I am persuaded that none of the types of state involvement which have been held sufficient to invoke the Fourteenth Amendment in the cases relied upon in the majority opinion can be found in the California amendment here under attack. In fact, the very essence of section 26 is to remove the influence of the state from the formulation of private decisions affecting the sale or rental of privately owned residential property.
Plaintiffs seemingly contend and the majority opinion infers that all conduct which the state has the power to prohibit but which it does not prohibit is conduct for which the state is responsible for Fourteenth Amendment purposes. However, the Supreme Court of the United States has consistently and without exception preserved the fundamental and long recognized principle that the Fourteenth Amendment does not reach private conduct however arbitrary or unenlightened it may be except only where such private conduct involves the performance of a traditional governmental or public function such as the conducting of elections, government of a town, the furnishing of public services under a monopoly granted by government, private zoning through restrictive covenants or operation of municipal parks. There is no suggestion in the cases now before us that the residential property involved is or ever has been owned, operated, financed or maintained by a governmental entity. Here the property is private residential property owned, operated and maintained by the private persons who were defendants in the court below.
Accordingly, the precise holding of the Supreme Court of the United States in the recent case of Evans v. Newton (1966) 382 U.S. 296 [86 S.Ct. 486, 15 L.Ed.2d 373], based as it was on the continued municipal operation and maintenance of the property devoted to public use as a park, affords no comfort or support whatever to the attack on section 26. Just as the statute in Burton v. Wilmington Parking Authority, 365 U.S. 715 [81 S.Ct. 856, 6 L.Ed.2d 45], could not provide the basis for a violation of the Fourteenth Amendment, so also section 26 does not provide the basis for a judgment that plaintiffs' constitutional rights have been violated.
Admittedly, since government is not an exact science, one of the important factors deserving consideration concerning existing evils and the remedy therefor is prevailing public opinion. This is especially true when such public opinion has been reached after mature deliberation and is both deep-seated and widespread. By an overwhelming margin of popular votes, the people of California have made the same choice on the issue before us as has been made in 32 of our sister states, and our state still has more extensive regulations against racial discrimination than exist in 41 states of the union.
To analyze in detail the recent U.S. Supreme Court decision in Evans v. Newton, supra, would unduly prolong this already lengthy dissenting opinion. Suffice it to say that it is the most recent of a long line of United States Supreme Court decisions dating from the Slaughter-House cases in 1873 and Civil Rights cases in 1883 in which that court has steadfastly limited the sphere of the Fourteenth Amendment to conduct of the state or conduct for which the state can fairly be held responsible. In an unbroken line of decisions that court has uniformly reiterated the principle that individual invasion of individual rights is beyond the regulatory ambit of the Fourteenth Amendment.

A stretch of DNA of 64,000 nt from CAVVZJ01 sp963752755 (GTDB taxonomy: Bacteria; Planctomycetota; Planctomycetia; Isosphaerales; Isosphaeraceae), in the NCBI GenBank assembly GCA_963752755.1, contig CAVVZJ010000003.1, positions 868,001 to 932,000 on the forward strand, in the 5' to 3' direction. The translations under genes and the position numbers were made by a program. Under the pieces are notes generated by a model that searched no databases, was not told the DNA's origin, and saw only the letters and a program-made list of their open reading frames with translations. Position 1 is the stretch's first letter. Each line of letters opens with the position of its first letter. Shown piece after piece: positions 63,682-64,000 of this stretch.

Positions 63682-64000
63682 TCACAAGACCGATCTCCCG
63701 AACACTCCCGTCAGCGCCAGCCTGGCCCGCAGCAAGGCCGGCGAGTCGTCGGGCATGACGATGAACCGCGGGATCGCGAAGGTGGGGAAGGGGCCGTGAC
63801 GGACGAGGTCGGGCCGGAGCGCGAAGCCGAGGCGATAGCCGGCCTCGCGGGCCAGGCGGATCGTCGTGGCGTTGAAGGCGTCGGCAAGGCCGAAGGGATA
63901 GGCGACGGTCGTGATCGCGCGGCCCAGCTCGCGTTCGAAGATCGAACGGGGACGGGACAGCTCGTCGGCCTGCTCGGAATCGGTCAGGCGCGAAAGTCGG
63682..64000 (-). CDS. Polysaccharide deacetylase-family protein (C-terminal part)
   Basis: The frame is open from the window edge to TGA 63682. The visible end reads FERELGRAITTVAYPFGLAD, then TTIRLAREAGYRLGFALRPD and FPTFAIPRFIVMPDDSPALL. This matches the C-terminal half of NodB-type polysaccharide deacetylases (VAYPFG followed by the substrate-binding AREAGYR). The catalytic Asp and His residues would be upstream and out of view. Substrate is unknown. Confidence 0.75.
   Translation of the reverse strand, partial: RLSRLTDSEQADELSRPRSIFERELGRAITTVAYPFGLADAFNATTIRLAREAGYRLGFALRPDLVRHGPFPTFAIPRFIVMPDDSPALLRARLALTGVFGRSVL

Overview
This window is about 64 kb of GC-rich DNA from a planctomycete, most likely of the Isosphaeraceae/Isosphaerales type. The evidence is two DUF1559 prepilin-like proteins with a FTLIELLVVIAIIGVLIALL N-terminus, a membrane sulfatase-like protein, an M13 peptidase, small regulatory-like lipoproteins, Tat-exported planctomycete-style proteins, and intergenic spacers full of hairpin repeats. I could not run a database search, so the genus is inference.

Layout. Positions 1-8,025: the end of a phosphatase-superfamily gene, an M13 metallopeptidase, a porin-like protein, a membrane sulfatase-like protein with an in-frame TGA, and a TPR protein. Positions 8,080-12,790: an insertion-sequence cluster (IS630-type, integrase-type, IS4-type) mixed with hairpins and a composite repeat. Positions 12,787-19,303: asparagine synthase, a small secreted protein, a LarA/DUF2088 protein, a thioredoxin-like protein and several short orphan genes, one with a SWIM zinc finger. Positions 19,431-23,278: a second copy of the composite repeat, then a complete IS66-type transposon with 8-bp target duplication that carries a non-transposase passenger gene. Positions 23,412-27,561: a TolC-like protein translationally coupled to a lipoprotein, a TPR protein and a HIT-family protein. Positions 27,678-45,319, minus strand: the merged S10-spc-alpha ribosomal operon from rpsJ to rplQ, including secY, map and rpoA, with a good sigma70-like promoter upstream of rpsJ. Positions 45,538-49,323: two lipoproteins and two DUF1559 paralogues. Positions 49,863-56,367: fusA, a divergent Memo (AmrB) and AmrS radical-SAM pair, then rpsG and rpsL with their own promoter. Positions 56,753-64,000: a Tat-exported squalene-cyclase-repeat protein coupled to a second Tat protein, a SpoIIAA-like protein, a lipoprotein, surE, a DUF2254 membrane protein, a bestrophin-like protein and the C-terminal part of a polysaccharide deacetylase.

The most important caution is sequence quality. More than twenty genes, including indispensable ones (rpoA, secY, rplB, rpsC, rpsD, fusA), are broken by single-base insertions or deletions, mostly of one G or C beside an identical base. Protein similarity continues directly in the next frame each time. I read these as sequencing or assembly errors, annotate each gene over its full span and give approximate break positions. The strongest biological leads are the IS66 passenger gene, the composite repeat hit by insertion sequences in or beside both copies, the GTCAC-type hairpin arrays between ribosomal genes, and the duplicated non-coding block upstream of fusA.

I do not justify discriminatory private conduct nor approve the state's failure to forbid it, but I submit it is not the province of this court by judicial flat to enact legislation, a function reserved to the People or the Legislature.
As was stated by Mr. Justice Goldberg, joined by the Chief Justice and Mr. Justice Douglas, in Bell v. Maryland, supra (1964) 378 U.S. 226 at p. 313 [84 S.Ct. 1814, 12 L.Ed.2d 822], arguing for a federal right to equal access to public accommodations which the state may not infringe by judicial action against trespassers: " Prejudice and bigotry in any form are regrettable, but it is the constitutional right of every person to close his home or club to any person or to choose his social intimates and business partners solely on the basis of personal prejudices including race. These and other rights pertaining to privacy and private association are themselves constitutionally protected liberties." (Italics added.)
Discrimination because of race or religion, political beliefs or other irrational grounds influences the conduct of individuals and society in many ways with as many effects. In virtually all but the artificially framed racial test case, such discriminations will, if present, be but one of many motivating factors. This, because we must realize that an innate quality of our very nature is that of selectivity. It manifests itself in our human behavior from the time we attain the use of reason practically until we draw our final breath. If, as conceded by plaintiffs in their briefs and at the oral arguments, and recognized in the majority opinion, we may be selective in choosing our associates in clubs, fraternal organizations, social intimates and business partners because of social or religious prejudice, then by what force of logic or justice should the state be permitted to assert its coercive powers to take from the individual property owner the decision as to who shall be admitted to that property as a resident neighbor or to whom the owner thereof may sell it, save by the law of the land? Yet, this is exactly what the state would be doing in denying to a property owner judicial recognition and enforcement of his private contract and property rights upon the ground that his motives in seeking judicial relief are based upon race, color or creed. By reason of the repeal of certain provisions of the Rumford and Unruh Acts by the enactment of section 26, there is no valid existing regulatory statute depriving an owner of residential property of absolute discretion in the sale or rental thereof. Therefore, since a property owner has a constitutionally protected right to dispose of and use his property in whatever manner he wishes not inconsistent with valid legislation, to deny such owner judicial relief would deny to him the equal protection of the laws in violation of the First, Third, Fourth, Fifth and Fourteenth Amendments to the Constitution of the United States.